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People using some combination of Apex and Flow/Process Builder can experience ‘Too many DML statements’ or ‘CPU Time Limit exceeded’ exceptions. Resist the urge to fingerpoint at a specific implementation detail or an AppExchange Package and test your flows during development for specific scenarios including differing batch sizes.
By testing your flows with various batch sizes, you will better understand how Flow and Apex handle bulkification differently. The talk was about getting a grip on what is actually happening between Process Builder and Sub Processes or Process Builder and invocable methods.
We took measurements for all kinds of scenarios and found that, while showing good performance on a per-record bases, performance for any process builder-based solution that invokes Subprocesses or Flows shows a significant increase of CPU time consumption for every new batch of 200 records that are processed in a transaction. This is best consumed in form of our visuals available in the slides and the Github repository. Please also note that Process Builder uses SOQL Queries in order to do its job, even when you’re not explicitly reaching to parent or child object, but only update a field on the record itself.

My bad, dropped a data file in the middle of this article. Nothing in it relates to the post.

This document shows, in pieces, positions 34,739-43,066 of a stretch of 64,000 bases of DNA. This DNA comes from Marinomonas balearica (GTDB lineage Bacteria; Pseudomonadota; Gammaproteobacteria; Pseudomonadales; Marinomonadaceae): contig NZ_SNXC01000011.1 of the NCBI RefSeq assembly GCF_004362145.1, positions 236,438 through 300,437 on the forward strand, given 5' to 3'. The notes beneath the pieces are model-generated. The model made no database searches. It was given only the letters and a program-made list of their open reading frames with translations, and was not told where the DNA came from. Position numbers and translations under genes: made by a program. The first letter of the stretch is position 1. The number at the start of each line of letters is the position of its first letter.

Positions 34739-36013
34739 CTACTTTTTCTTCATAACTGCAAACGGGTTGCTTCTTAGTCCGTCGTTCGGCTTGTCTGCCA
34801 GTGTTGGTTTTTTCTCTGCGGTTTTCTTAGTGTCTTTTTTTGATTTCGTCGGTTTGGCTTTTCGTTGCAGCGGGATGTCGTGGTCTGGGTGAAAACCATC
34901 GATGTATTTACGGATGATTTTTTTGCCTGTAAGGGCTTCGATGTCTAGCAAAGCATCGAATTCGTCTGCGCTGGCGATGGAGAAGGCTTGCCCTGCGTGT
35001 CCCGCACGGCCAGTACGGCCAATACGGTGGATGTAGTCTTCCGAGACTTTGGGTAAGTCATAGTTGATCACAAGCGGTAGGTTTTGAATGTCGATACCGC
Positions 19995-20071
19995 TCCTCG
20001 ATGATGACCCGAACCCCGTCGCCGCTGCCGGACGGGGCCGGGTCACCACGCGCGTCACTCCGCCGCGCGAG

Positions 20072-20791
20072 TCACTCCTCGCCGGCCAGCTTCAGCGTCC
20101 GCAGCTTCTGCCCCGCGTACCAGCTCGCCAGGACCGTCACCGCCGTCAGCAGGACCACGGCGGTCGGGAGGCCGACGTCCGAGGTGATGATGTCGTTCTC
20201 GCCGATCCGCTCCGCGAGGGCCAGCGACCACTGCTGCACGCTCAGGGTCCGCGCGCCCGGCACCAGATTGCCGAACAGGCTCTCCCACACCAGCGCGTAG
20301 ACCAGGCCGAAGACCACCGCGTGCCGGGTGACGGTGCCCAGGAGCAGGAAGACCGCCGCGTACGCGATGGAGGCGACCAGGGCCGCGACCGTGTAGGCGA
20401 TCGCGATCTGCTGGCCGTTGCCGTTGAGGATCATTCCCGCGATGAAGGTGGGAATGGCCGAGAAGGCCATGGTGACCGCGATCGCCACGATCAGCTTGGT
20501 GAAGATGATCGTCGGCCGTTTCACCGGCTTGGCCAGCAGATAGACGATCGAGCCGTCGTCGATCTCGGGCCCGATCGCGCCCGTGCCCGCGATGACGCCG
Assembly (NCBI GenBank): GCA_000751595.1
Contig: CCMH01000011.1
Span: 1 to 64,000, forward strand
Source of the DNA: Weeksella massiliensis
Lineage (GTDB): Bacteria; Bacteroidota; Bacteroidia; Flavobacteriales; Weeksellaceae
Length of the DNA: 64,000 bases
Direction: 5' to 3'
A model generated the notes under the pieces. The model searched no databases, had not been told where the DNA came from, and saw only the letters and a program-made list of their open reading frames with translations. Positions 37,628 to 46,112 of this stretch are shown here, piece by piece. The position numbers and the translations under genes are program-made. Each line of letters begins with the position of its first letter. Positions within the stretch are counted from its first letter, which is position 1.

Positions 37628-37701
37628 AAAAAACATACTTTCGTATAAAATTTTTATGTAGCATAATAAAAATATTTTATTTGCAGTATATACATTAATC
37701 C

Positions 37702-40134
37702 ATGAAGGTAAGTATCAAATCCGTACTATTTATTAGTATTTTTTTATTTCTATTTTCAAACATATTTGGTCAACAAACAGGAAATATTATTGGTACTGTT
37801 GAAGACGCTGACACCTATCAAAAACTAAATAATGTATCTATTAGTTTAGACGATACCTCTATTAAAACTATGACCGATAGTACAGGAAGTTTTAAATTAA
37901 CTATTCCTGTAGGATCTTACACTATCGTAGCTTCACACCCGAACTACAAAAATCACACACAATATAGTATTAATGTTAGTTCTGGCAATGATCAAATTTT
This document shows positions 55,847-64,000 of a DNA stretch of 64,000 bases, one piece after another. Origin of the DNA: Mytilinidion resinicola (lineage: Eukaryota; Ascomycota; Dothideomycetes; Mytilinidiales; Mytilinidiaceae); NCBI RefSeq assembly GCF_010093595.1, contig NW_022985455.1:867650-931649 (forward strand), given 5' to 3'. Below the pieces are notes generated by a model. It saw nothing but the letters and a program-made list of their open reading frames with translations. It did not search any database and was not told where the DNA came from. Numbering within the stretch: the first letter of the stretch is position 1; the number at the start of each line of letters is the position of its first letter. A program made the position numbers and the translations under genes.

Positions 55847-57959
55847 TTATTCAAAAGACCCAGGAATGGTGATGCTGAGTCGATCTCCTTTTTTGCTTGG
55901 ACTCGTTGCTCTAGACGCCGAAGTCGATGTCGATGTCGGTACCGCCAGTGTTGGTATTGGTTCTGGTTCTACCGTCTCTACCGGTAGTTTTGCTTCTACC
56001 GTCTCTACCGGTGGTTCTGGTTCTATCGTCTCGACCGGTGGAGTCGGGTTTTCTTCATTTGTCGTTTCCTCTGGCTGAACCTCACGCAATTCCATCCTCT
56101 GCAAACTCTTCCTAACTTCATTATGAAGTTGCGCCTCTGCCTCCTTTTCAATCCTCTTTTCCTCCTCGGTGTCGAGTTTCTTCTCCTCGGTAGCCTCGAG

So how does Process Builder bulkify from Apex? As the documentation states:
“When multiple interviews for the same flow run in one transaction, each interview runs until it reaches a bulkifiable element. Salesforce takes all the interviews that stopped at the same element and intelligently executes those operations together.”
Imagine 2000 records being inserted via Apex and a Process Builder Process is responsible for setting a Boolean on Insert.
For each batch of 200 records
process builder uses a query to get the 200 records
instantiates one flow interview per record
waits for all 200 interviews to reach the same bulkifiable element (record update in our case)
executes the bulkifiable action for all 200 interviews together
It is an important question at design time, if my Process Builder/Flow Implementation will be faced with more than one batch. It is also worth noting that trying to ‘bulkify’ process builder+flow yourself might achieve the opposite: slower running solutions, and higher system limit consumption.
The repo containing sample code for the benchmarks, sample data and a detailed readme, can be found at https://github.com/dstdia/CzechDreamin19
Reach out to @ch_sz_knapp and @stangomat on Twitter